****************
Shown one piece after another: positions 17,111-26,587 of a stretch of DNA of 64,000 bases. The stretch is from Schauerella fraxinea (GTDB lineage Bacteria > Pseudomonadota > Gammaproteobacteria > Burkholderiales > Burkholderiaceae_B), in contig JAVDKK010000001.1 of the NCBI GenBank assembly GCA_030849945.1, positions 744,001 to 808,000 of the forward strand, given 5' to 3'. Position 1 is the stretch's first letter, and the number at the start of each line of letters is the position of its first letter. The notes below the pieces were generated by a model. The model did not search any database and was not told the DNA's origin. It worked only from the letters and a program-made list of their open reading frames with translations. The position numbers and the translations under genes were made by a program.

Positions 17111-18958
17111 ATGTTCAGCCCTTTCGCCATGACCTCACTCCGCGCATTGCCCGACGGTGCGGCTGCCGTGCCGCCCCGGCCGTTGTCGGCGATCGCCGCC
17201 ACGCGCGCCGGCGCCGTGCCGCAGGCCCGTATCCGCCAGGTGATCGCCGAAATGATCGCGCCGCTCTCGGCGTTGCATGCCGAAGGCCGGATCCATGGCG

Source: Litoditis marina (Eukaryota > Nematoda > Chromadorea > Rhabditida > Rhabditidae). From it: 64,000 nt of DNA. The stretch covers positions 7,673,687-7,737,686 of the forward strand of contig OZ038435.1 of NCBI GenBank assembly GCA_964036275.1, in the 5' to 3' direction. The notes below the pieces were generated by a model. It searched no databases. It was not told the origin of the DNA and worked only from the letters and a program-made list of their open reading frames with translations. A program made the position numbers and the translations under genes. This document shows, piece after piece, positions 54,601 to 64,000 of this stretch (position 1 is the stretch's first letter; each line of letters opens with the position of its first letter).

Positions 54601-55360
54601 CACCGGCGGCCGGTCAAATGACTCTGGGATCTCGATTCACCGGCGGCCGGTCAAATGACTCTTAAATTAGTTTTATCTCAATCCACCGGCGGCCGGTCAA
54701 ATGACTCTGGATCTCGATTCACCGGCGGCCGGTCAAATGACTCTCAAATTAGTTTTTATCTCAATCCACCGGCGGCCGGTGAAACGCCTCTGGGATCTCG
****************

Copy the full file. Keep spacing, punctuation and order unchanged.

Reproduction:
Shown one piece after another: positions 17,111-26,587 of a stretch of DNA of 64,000 bases. The stretch is from Schauerella fraxinea (GTDB lineage Bacteria > Pseudomonadota > Gammaproteobacteria > Burkholderiales > Burkholderiaceae_B), in contig JAVDKK010000001.1 of the NCBI GenBank assembly GCA_030849945.1, positions 744,001 to 808,000 of the forward strand, given 5' to 3'. Position 1 is the stretch's first letter, and the number at the start of each line of letters is the position of its first letter. The notes below the pieces were generated by a model. The model did not search any database and was not told the DNA's origin. It worked only from the letters and a program-made list of their open reading frames with translations. The position numbers and the translations under genes were made by a program.

Positions 17111-18958
17111 ATGTTCAGCCCTTTCGCCATGACCTCACTCCGCGCATTGCCCGACGGTGCGGCTGCCGTGCCGCCCCGGCCGTTGTCGGCGATCGCCGCC
17201 ACGCGCGCCGGCGCCGTGCCGCAGGCCCGTATCCGCCAGGTGATCGCCGAAATGATCGCGCCGCTCTCGGCGTTGCATGCCGAAGGCCGGATCCATGGCG

Source: Litoditis marina (Eukaryota > Nematoda > Chromadorea > Rhabditida > Rhabditidae). From it: 64,000 nt of DNA. The stretch covers positions 7,673,687-7,737,686 of the forward strand of contig OZ038435.1 of NCBI GenBank assembly GCA_964036275.1, in the 5' to 3' direction. The notes below the pieces were generated by a model. It searched no databases. It was not told the origin of the DNA and worked only from the letters and a program-made list of their open reading frames with translations. A program made the position numbers and the translations under genes. This document shows, piece after piece, positions 54,601 to 64,000 of this stretch (position 1 is the stretch's first letter; each line of letters opens with the position of its first letter).

Positions 54601-55360
54601 CACCGGCGGCCGGTCAAATGACTCTGGGATCTCGATTCACCGGCGGCCGGTCAAATGACTCTTAAATTAGTTTTATCTCAATCCACCGGCGGCCGGTCAA
54701 ATGACTCTGGATCTCGATTCACCGGCGGCCGGTCAAATGACTCTCAAATTAGTTTTTATCTCAATCCACCGGCGGCCGGTGAAACGCCTCTGGGATCTCG